There have been funerary rites for centuries. Across the cultures, one thing that is constant is that it is disrespectful to disturb a tomb. When medicine began to study human anatomy in earnest there was a surge in grave robbing. How else could a student learn? And as various plagues killed massive swathes of the population and people were buried prematurely, cemeteries became a rather busy place (To be hired for the “graveyard shift” meant a family member paid you to watch over a loved one’s grave in case they wiggled a string tied to a bell from the coffin – being saved by the bell).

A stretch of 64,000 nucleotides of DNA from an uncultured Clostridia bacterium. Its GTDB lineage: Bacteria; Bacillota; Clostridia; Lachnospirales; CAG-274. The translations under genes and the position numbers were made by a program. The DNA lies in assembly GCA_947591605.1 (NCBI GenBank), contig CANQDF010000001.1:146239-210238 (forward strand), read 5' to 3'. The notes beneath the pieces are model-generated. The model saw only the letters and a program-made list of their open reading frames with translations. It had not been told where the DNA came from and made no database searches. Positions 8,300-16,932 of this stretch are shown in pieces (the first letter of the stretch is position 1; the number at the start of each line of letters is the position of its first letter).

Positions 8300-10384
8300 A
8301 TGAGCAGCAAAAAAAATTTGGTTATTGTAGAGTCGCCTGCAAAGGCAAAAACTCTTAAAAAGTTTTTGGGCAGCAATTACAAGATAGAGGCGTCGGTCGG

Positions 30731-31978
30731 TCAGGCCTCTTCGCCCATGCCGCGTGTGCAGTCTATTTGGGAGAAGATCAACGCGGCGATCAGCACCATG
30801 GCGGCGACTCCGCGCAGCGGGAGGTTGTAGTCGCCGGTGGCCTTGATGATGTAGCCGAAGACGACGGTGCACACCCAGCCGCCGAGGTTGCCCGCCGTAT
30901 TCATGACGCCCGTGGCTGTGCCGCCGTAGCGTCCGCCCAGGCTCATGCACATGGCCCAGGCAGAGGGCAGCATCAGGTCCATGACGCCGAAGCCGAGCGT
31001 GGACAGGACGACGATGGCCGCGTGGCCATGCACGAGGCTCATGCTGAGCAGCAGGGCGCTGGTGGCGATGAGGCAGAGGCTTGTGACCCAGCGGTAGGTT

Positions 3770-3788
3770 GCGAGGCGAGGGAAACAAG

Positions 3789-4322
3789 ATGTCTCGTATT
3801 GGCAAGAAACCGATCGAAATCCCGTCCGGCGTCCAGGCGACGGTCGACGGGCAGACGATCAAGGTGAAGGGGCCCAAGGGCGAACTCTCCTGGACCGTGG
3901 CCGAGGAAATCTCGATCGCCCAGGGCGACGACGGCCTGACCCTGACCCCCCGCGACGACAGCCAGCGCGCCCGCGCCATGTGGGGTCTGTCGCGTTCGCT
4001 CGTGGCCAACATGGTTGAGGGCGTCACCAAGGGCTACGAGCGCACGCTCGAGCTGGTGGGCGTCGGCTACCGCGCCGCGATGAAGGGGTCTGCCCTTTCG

In Britain, where much of the medical research was centered in the 18th and 19th centuries, grave robbing for cadavers was so common most cemeteries had a watch house, a small cottage on the premises that had views of the entire property. Guards would take turns watching for Resurrectionists, as they were sometimes called. It was gruesome but lucrative work. Teaching doctors would pay handsomely for a recent burial. Just look at Burke & Hare.
The blog Britain’s Forgotten Bodysnatchers has several posts devoted to watch houses, along with the history of bodysnatching in general.
I think being a watch house guard wouldn’t have been so bad. Bring a book and a jug of tea. Walk around the cemetery every once in a while. At the very least, I think one would become quite philosophical about life.